Thursday, April 1, 2010


First! Upcoming and exciting events!

Saturday April 10th
Steve's Open Hand Farm Crop Mob! Work Party, refreshments, complimentary lettuce starts, fun for all!

Saturday April 17th
Wendy's Dragon's Bend Coastal Plant Sale!
"organically grown plants for sale in Muir Beach. 1795 Shoreline Highway, Muir Beach. 10am - 3pm."

Sunday April 25th
The Greenhorns and the Green String Farm Band present the Young Farmers Mixer!
More Info to come...

Saturday May 22nd
Volunteer Day at Indian Valley Farm!
Spread the word!

There's a lot of talk about upcoming gatherings. Ideas are blooming, the future is blossoming, and all the while we're drawing on the strength we find in our ancestral roots. Through our teachers, knowledge transcends time and is reborn through renewed perspective. A conglomeration of everything our teachers have learned, from every teacher they've been taught by, is transferred to us, and is transferred through us when we teach to others.

Today as we dreamt of the future, we touched the past too; we watched a video called "Garden Song" about Alan Chadwick, Wendy's mentor. It's fascinating to trace the lineage of knowledge in this way, to get a glimpse of the man who we owe many thanks to. Would this class exist if it weren't for him and his teacher's before him? Alan Chadwick's lessons were captured only in part. He never wanted to be recorded or filmed. I think he valued the nature of personal experience and impromptu interaction; he was a man of the theater, after all. Nonetheless, this small glimpse was enlightening. He used what is called the Biodynamic French Intensive method. It's said to feed 15 people per acre, in comparison to the 4-person yield in one American farm acre. It's time intensive but more efficient. There are predictions in that movie about the future, how in the year 2000 there will be 1/3 of the land available for agriculture. It was a call for change then, and there's a call for change now. We've got to take a well rounded approach to stability and sustainability. This kind of approach calls for a closeness to all sides of an issue, all directions within and outlining and beyond the garden plot.

Steve drew up a cool lesson on the importance of the space between the plots. The ruts are "areas of discontinuity," where life happens. Where would we be without these borders between realms, markings of integration and separation? Lines of segregation shock the system, causing our perspective to shift to include a new set of details, yet keeping us in balance at the same time. The ruts can be utilized, working not just as a pathway between the farmed land, but also as an air conditioner, oriented to work in conjunction with coastal winds to cool and cleanse the rows. The ruts are an example of how to integrate the elements with a garden plan, taking into account the need for moisture in the earth, as well as the need for drying out and soaking up the sun. The fire, the earth, the wind, and the water all shape a specific place, the plants create microclimates under the shade of their leaves. Learning and knowing the delicacies of the land we work with helps us give and receive the most.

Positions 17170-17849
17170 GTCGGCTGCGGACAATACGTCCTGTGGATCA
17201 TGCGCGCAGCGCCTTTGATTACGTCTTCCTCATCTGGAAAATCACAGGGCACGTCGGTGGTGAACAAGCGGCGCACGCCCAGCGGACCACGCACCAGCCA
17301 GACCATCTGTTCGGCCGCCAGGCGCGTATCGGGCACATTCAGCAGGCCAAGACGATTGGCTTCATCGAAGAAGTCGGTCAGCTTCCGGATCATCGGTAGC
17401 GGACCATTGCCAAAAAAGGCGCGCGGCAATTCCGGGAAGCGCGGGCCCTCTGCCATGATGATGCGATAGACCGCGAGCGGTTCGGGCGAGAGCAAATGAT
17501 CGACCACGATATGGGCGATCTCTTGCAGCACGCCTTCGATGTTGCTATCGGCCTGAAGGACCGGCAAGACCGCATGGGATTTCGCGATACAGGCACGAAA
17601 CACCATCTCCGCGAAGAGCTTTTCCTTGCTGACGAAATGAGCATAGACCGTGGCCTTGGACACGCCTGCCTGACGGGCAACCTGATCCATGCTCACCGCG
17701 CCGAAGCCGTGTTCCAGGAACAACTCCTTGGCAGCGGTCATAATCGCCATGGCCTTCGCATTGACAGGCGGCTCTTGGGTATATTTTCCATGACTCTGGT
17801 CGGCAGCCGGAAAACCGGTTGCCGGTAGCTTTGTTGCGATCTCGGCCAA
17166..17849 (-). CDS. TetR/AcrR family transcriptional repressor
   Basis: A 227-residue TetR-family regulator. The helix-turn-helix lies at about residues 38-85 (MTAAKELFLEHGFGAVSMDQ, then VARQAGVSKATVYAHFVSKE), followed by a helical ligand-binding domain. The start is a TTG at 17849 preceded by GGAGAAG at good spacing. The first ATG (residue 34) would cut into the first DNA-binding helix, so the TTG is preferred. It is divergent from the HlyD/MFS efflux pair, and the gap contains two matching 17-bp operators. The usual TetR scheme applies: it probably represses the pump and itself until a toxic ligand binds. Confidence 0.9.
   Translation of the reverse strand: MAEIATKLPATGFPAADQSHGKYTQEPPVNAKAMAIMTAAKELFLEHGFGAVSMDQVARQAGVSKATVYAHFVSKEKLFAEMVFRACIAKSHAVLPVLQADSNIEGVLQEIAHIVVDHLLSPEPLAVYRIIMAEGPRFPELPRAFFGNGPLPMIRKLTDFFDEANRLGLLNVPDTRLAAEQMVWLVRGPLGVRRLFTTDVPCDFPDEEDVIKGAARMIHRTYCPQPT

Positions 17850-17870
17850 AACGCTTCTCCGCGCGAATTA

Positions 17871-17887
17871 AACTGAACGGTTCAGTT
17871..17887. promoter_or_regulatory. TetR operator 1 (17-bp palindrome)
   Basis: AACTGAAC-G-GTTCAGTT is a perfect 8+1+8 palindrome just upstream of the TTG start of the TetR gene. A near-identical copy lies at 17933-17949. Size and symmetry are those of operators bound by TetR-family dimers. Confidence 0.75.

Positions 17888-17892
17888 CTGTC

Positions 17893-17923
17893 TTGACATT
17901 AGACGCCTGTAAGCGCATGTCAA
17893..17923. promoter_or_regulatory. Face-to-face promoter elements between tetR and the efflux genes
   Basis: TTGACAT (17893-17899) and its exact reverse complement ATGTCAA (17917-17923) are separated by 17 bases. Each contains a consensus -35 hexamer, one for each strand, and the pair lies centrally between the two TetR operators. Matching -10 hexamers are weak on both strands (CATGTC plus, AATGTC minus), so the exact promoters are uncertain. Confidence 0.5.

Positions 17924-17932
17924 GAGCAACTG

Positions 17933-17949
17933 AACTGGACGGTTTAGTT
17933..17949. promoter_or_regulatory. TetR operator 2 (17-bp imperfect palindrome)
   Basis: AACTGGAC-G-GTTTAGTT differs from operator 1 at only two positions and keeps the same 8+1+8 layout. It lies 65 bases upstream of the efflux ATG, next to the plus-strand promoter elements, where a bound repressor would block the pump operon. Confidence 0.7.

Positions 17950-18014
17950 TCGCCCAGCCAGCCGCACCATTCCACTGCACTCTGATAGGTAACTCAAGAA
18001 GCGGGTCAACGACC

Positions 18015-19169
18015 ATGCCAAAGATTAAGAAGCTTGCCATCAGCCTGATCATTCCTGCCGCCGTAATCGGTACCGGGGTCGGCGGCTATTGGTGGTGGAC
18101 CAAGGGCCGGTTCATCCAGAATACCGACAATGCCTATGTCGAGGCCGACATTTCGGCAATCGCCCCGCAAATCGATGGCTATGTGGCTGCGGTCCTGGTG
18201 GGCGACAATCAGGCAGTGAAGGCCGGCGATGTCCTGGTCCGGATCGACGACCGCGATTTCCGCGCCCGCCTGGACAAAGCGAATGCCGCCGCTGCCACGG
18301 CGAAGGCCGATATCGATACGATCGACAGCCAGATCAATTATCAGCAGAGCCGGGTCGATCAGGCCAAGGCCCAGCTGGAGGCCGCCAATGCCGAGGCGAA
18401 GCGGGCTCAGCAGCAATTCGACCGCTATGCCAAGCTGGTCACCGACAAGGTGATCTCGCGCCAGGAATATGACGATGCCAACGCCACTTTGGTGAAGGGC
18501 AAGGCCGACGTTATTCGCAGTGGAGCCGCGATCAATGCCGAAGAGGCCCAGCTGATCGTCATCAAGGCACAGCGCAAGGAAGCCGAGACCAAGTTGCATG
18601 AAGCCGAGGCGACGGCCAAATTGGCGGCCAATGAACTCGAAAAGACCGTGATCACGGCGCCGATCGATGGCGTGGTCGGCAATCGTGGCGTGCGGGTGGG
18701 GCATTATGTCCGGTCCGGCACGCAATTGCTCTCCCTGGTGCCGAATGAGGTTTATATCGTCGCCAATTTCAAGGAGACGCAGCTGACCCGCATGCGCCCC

Yet again, our class took place right in between a pelting of rain. As I write this entry, I wonder about the brassicas that we planted today.  Hopefully, our carefully planted rows of cabbage, broccoli, and cauliflower will withstand the powerful storms and flourish in their new home. I brought home some starts for myself and got to work in my own garden a bit before the storm passed over again. I can wait to plant those suckers in and watch em' take hold of the juicy land that's waiting for them. I salvaged a pea plant from the farm last week, which is awaiting its transplant as well. All is well. The rain is wonderful. Have fun, take the time for yourself to laugh, be foolish, and enjoy spring.

In light of the immense power of this stormy weather, in honor of Mister Chadwick, and of course for this auspicious April First:
"We play the fools with the time, and the
spirits of the wise sit in the clouds and mock us." -Shakespeare, Henry IV
"The fool doth think he is wise, but the wise man doth know himself to be a fool." -As You Like It

A good farmer makes a partnership with the earth and acknowledges that nothing can control the force of nature. It is foolish to work against the natural forces, but to understand our place as partners in the earth's mutualistic balance is the key to harnessing the abundance of these forces. Work with the earth to enhance its power and your garden will flourish!

Homework assignment:
If you've haven't already, write about what the growth of one edible plant does for you and for the world,
Also, write one page about the teachers who have influenced and inspired you.

1 comment:

  1. More on Crob Mobs from the NYTimes: